2. However, it is completely and totally your right to end therapy at any point that you choose, regardless of the reasons, unless you are an imminent danger to yourself and/or others. One of the things therapists help teach is how to set boundaries, and this is a very good practical lesson in how to do so gracefully, while being strong and true to yourself. He would not be a responsible therapist if he just said, “Oh, okay, I’ll just cancel all your appointments, have a nice life!”

    3. Some therapists do try to keep patients in therapy for longer than necessary, for financial or other reasons. This is pretty rare, and there are usually other red flags before it gets to that point though.

    In my own case, a few years ago I successfully ended therapy by wrapping up a number of loose ends over a few weeks. I found the book When to Say Goodbye to Your Therapist to be incredibly helpful in detailing the “when” as well as the “how”.

    Good luck.

  8. Sounds like your therapist is having a bit of separation anxiety 😉 Hope it all went well. And if he still couldn’t agree to let go, there is absolutely nothing wrong with just not making another appointment.

  9. Funny you never forgot to go to see him, or did you? In such cases my subconscious always plays very eloquent tricks and I know – it’s over and I move on.
    You don’t owe him anything. Be grateful for what he did and that’s it.

  10. Hope it went well. I don’t know all the background, but it certainly sounds to me as if you have really thought it through and decided it’s for the best and, as someone else pointed out, it’s not an irreversible decision – if your therapist is right and you do have some mysterious issue to work through, you can always go back. So go for it!

  11. Oh I wish I had chimed in before your appointment! I hope it goes well and you’ve truly said thanks and goodbye! I agree with what was said above that you know best what you need. You really do. If nothing else, going to therapy is time and money it sounds could be better spent doing something else. Good luck! (and thanks for the recent anecdote on Victor Hugo… encouraged me immensely!)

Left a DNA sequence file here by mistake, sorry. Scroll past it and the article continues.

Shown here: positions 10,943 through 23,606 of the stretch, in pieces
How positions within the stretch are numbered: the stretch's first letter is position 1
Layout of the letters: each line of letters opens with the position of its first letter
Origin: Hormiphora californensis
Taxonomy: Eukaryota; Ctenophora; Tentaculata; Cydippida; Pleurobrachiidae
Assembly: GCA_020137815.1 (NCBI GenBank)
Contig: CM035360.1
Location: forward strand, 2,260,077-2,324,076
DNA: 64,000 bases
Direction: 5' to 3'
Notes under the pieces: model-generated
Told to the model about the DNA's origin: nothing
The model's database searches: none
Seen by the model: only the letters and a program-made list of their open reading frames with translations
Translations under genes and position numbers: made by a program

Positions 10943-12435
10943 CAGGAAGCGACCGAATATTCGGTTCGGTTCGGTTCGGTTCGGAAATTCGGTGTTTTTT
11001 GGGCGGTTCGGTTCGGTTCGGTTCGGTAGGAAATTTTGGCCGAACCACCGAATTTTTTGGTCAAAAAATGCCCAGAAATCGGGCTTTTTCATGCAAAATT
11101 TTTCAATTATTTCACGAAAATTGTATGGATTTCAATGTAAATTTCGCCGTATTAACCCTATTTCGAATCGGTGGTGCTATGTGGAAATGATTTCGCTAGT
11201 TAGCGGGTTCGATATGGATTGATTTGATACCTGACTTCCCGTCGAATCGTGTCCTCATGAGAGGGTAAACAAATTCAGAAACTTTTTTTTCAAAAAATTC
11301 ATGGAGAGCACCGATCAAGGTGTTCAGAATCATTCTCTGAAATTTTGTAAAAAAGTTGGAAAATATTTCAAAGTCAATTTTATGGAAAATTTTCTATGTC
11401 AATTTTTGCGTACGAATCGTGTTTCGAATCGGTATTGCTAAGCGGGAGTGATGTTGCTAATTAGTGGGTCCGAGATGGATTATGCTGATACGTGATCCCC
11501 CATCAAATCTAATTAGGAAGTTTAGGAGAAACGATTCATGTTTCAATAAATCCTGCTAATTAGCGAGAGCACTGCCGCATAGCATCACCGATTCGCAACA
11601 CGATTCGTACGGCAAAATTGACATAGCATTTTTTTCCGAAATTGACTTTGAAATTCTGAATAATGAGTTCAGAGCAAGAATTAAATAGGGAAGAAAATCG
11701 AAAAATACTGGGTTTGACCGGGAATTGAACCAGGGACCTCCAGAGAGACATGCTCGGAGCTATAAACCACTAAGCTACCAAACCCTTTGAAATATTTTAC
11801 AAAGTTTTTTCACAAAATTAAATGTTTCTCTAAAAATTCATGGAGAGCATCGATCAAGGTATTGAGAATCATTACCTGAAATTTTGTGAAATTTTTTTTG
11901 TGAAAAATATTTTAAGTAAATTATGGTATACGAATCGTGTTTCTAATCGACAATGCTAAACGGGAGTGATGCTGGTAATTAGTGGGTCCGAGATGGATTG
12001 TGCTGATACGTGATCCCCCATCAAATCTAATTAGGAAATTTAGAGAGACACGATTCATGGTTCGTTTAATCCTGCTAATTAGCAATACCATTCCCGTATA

12. It is my theory that when a medicine is no longer effective, it’s time to try something else. In this case, it seems like therapy with this therapist is just not working any more. You may find that switching practices or just taking a hiatus all together is in order. If you’re experiencing anxiety stemming FROM your therapist, that, to me. See,s to be a sign that he, at least, if not therapy in general, may not be the right choice for right now. Hope you get over this hurdle and don’t feel too harassed by him for much longer. Good luck!

  13. Good Luck Litlove! I don’t think Arti’s suggestion is too crude. The therapist has a mortgage and car payments etc, but that is no reason for you to continue with treatment you no longer need.

  14. I hope your afternoon went well. Perhaps it is less an issue of self confidence than of trust. You believe that you have accomplished what you needed to with this man at this time and that should be enough. Else how could you trust him? They are in the room, whether or not they care to admit it. Ridiculous that they pretend they are not; it’s a conversation, after all…
    You are strong. You can do this.

  15. Dear blogging friends! Thank you so SO much for all your wonderful comments and good wishes. They were immensely sustaining and encouraging. Here’s an update: finally, my therapist agrees we can stop – that’s the good news. The slightly less good news is that we now have to do a ‘leaving process’ so I am not quite finished yet, but the end IS in sight. Today, not so cross with my therapist, I think he is just a very cautious and thorough sort of person. But I do have a lovely light feeling of freedom – cfs has kept me tied down with so many guy ropes that it’s a good feeling to hear one snap every now and then. I’ll let you know how it goes, of course, and if I turn out to have made a dreadful mistake, well, it’s easy enough to go back, isn’t it?

  16. Richard – so nice to hear from you! That was such a great encouragement to see your message – expect an email soon.

    wordsfallfrommyeyes – thank you! I have had many odd discussions in the course of therapy, but these took the biscuit, really! I’m good cognitively but I don’t always know what to do with my emotions – think that might just be a side effect of being human, though… 🙂

    readingwithtea – thank you so much! If this had happened last year, when my therapist was building an extension on his house, I might have agreed with you! I think he is just being cautious, but, well, I’m glad to see the end in sight.